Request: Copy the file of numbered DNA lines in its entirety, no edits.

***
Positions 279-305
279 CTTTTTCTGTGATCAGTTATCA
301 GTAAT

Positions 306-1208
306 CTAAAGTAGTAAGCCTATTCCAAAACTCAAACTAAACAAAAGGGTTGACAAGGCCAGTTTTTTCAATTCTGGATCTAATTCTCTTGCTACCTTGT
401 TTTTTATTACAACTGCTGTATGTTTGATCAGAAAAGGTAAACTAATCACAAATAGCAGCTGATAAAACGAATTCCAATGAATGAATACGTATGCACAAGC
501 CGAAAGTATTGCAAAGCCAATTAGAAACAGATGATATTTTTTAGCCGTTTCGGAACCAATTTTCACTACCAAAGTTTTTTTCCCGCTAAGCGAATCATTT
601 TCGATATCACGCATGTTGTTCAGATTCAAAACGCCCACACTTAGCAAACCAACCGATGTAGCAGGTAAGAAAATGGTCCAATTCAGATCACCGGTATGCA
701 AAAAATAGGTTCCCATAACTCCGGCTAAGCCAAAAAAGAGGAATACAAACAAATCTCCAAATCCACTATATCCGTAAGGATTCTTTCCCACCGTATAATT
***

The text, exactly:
Positions 279-305
279 CTTTTTCTGTGATCAGTTATCA
301 GTAAT

Positions 306-1208
306 CTAAAGTAGTAAGCCTATTCCAAAACTCAAACTAAACAAAAGGGTTGACAAGGCCAGTTTTTTCAATTCTGGATCTAATTCTCTTGCTACCTTGT
401 TTTTTATTACAACTGCTGTATGTTTGATCAGAAAAGGTAAACTAATCACAAATAGCAGCTGATAAAACGAATTCCAATGAATGAATACGTATGCACAAGC
501 CGAAAGTATTGCAAAGCCAATTAGAAACAGATGATATTTTTTAGCCGTTTCGGAACCAATTTTCACTACCAAAGTTTTTTTCCCGCTAAGCGAATCATTT
601 TCGATATCACGCATGTTGTTCAGATTCAAAACGCCCACACTTAGCAAACCAACCGATGTAGCAGGTAAGAAAATGGTCCAATTCAGATCACCGGTATGCA
701 AAAAATAGGTTCCCATAACTCCGGCTAAGCCAAAAAAGAGGAATACAAACAAATCTCCAAATCCACTATATCCGTAAGGATTCTTTCCCACCGTATAATT